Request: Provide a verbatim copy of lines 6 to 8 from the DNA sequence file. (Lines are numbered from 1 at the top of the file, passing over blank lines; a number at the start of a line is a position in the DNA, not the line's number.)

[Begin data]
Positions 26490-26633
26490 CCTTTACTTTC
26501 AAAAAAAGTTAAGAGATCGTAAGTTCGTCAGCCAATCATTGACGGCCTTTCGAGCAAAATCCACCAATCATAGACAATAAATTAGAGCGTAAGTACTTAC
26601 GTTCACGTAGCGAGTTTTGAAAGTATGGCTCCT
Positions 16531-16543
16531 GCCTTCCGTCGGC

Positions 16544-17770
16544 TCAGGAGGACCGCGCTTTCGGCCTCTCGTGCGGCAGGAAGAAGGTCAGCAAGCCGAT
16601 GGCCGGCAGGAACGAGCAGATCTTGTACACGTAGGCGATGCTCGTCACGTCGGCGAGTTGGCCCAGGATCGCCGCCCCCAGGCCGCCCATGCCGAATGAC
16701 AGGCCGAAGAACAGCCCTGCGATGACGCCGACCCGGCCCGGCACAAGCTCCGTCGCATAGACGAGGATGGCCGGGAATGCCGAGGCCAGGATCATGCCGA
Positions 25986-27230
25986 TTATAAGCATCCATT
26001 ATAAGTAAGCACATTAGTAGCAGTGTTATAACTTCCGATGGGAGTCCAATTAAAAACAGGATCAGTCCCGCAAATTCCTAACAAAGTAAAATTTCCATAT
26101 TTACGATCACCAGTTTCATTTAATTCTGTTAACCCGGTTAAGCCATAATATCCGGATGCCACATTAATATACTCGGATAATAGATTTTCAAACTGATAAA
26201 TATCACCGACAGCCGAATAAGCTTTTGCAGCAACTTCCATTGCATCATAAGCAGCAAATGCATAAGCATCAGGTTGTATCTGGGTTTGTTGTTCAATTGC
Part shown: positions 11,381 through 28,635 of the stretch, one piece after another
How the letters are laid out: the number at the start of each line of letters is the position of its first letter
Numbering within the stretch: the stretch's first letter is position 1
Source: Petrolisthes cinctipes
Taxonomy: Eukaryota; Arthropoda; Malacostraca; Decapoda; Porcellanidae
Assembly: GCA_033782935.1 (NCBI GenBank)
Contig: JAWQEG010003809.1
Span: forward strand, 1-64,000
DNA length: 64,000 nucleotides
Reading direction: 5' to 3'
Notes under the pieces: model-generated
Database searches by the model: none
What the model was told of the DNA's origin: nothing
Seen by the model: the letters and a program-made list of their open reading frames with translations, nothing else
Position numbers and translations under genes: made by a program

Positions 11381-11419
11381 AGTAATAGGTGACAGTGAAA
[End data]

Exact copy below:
16531 GCCTTCCGTCGGC

Positions 16544-17770
16544 TCAGGAGGACCGCGCTTTCGGCCTCTCGTGCGGCAGGAAGAAGGTCAGCAAGCCGAT